• Topic: International Cooperation, European Union, Economy, Brexit, Oceans and Seas, Fishing
  • Political Geography: United Kingdom, Europe, France, Germany, Belgium, Denmark, Sweden, Netherlands
  • Author: Will Jennings
  • Publication Date: 09-2020
  • Content Type: Special Report
  • Institution: UK in a Changing Europe, King's College London
  • Abstract: There has been much written and said about the degree of trust that voters have in their government, and in politicians in general. At a time of considerable uncertainty around Covid-19, as well as around the various laws and guidelines governing public behaviour during the pandemic, these questions have taken on a newfound urgency. This report looks provides a starting point for those interested in tracking the relationship between government and governed in this Parliament.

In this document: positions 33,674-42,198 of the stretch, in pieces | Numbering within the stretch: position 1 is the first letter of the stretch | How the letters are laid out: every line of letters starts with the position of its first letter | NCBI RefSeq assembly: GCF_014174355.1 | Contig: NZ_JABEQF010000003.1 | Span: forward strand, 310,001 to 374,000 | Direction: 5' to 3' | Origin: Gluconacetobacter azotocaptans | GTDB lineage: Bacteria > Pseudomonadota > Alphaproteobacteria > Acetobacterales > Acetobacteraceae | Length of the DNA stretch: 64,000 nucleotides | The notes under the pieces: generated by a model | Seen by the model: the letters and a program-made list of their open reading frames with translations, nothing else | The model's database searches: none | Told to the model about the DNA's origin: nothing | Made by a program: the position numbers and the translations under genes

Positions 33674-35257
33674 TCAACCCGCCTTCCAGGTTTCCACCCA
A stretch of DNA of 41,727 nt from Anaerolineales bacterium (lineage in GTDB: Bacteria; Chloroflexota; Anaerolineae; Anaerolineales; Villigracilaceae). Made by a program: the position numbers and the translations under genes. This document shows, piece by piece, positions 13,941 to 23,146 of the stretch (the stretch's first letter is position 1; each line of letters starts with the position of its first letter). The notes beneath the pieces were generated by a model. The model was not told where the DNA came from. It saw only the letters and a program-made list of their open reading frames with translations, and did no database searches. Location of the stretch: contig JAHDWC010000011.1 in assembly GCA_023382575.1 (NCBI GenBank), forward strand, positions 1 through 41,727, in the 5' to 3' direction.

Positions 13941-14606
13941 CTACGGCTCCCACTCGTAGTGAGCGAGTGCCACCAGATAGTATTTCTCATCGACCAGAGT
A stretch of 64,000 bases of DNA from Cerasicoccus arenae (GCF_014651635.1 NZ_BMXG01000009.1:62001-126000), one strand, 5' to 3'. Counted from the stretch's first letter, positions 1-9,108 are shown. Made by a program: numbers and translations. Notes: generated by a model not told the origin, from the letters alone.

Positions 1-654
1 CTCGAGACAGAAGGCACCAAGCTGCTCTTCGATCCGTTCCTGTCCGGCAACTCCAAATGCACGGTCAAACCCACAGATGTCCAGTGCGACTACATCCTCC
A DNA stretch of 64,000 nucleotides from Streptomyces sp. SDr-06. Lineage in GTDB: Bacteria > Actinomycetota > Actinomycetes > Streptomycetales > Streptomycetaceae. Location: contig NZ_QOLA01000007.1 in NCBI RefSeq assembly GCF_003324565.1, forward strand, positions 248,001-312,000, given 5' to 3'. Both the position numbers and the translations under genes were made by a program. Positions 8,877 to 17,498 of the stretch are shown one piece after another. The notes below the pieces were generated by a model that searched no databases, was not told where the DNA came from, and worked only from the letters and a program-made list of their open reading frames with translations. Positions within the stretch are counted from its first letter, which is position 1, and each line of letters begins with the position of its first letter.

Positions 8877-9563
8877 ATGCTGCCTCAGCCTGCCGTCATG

• Topic: Government, Politics, European Union, Brexit, COVID-19
  • Political Geography: United Kingdom, Europe
  • Author: Mary C. Murphy, Michael Keating, David Bell, Nicola McEwen, Michael Kenny, Jac Larner, Dan Wincott, Kirsty Hughes
  • Publication Date: 02-2020
  • Content Type: Special Report
  • Institution: UK in a Changing Europe, King's College London
  • Abstract: What challenges does leaving the European Union pose for the Unions of Great Britain and Northern Ireland? On 3 February the Centre on Constitutional Change launched their latest report, Brexit and the Union where their fellows discuss some of the issues Brexit presents for the UK’s territorial and constitutional future. This report looks at: Brexit and Ireland/Northern Ireland’s Constitutional Future The Internal Market Post-Brexit Regional Funds and Fisheries Arrangements Brexit: Exposing the Limits of Devolved Authority England’s Territorial Politics After Brexit Wales: Where Next? Brexit, Scotland and Europe